Why do people use electric toothbrushes? Nearly half (48%) of respondents to our survey said their main reason for using electric toothbrushes is for a superior clean. One in four (25%) said they were advised by a dental professional to use an electric toothbrush, while 22% were simply curious to try. So, do electric toothbrushes really deliver healthier cleaning results?

Your specific dental advice could vary, but the Australian Society of Orthodontists says that you’re not missing out by only using a manual toothbrush, assuming good brushing technique. Electric brushes can, however, make brushing easier – and perhaps more pleasant – which is why many choose to go electric. But with a little effort you can achieve the same results with a manual toothbrush.

Our survey results suggest that – of those who do choose to buy electric – they’re quite happy with their choice and intend to stick with it. Almost three in five survey respondents (59%) stated that they would recommend an electric toothbrush to a friend, while 42% were in agreement that they’ll never go back to a normal toothbrush.

Which electric toothbrush should you go with?

Philips has topped our electric toothbrush ratings, delivering on the performance and functionality that Aussies expect. However, with lots of different options out there, it’s important to do your research and choose a brand that ticks all your boxes.

While budget does have an impact on the product you buy, electric toothbrushes typically last you some time, so it would be wise to choose one that you’ll be able to use for years to come. Within each brand, there are plenty of options depending on the features you’re after. And be sure to compare the price of replacement heads because the costs can certainly add up over time.

Remember, you only get one set of adult teeth – so take good care of them! Whether you buy an electric toothbrush or prefer to keep it manual, the key to dental hygiene is regular and thorough brushing.

Toothpaste Reviews

Picture credits: Vilgun/shutterstock.com, Artsplav/shutterstock.com, Lazy_Bear/shutterstock.com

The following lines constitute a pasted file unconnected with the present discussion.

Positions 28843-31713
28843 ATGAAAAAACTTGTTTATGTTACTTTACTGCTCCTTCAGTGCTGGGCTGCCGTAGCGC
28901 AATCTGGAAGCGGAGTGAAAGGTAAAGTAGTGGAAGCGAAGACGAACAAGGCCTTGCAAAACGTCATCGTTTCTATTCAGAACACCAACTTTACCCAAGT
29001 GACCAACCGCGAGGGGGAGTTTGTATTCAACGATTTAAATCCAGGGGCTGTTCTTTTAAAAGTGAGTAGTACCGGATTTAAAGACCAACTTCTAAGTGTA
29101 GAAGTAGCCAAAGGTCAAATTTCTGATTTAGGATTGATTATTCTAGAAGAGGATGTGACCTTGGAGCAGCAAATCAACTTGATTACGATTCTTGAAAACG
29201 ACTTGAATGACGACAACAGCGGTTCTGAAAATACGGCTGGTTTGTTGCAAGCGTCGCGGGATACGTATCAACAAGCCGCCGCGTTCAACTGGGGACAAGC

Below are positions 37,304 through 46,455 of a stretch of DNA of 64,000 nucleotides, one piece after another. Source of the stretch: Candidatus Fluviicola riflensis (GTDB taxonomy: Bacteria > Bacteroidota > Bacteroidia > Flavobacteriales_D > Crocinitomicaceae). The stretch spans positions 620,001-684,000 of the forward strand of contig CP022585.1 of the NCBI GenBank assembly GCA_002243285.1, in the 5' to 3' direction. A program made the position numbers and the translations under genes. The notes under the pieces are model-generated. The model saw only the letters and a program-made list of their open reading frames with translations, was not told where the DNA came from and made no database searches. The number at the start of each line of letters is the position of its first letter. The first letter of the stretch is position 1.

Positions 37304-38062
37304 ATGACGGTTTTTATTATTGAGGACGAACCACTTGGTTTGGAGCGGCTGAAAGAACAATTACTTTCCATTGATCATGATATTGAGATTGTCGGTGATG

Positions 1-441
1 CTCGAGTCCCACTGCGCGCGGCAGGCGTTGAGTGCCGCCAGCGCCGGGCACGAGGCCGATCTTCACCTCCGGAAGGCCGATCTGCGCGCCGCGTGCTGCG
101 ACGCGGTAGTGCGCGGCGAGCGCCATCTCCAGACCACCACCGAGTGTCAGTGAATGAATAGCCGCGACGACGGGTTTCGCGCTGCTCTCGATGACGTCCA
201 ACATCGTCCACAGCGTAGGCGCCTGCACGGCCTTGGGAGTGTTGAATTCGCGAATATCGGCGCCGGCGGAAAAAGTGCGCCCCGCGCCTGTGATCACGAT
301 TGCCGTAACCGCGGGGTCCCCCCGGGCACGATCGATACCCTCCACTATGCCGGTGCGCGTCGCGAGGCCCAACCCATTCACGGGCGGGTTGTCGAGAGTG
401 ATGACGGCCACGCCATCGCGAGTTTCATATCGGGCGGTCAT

*Prices taken from respective retailer websites, correct as of January 2020.

More about Electric Toothbrushes

Our latest customer satisfaction research on electric toothbrushes saw a number of brands rated best in different areas:

  • Best Overall: Philips was rated best for overall customer satisfaction, ahead of Oral-B and ALDI.
  • Best Performance: Philips was again rated best for performance, leading the way from Oral-B and ALDI.
  • Best Ease of Use: Philips was best-rated on ease of use, closely followed by Oral-B and ALDI.
  • Best Value: ALDI was deemed best for value for money, with Philips and Oral-B the next best.
  • Best for Reliability: Philips was rated best for reliability, followed by Oral-B and ALDI.
  • Best for Cost of Accessories: Philips was a clear winner for cost of accessories, leading the way from ALDI and Colgate.

Frequently asked questions

Canstar Blue surveyed 6,000 Australian adults across a range of categories to measure and track customer satisfaction, via ISO 26362 accredited research panels managed by Qualtrics. The outcomes reported are the results from customers within the survey group who have purchased an electric toothbrush in the last 3 years – in this case, 853 people.

Brands must have received at least 30 responses to be included. Results are comparative and it should be noted that brands receiving three stars have still achieved a satisfaction measure of at least six out of 10. Not all brands available in the market have been compared in this survey. The ratings table is first sorted by star ratings and then by mean overall satisfaction. A rated brand may receive a ‘N/A’ (Not Applicable) rating if it does not receive the minimum number of responses for that criteria.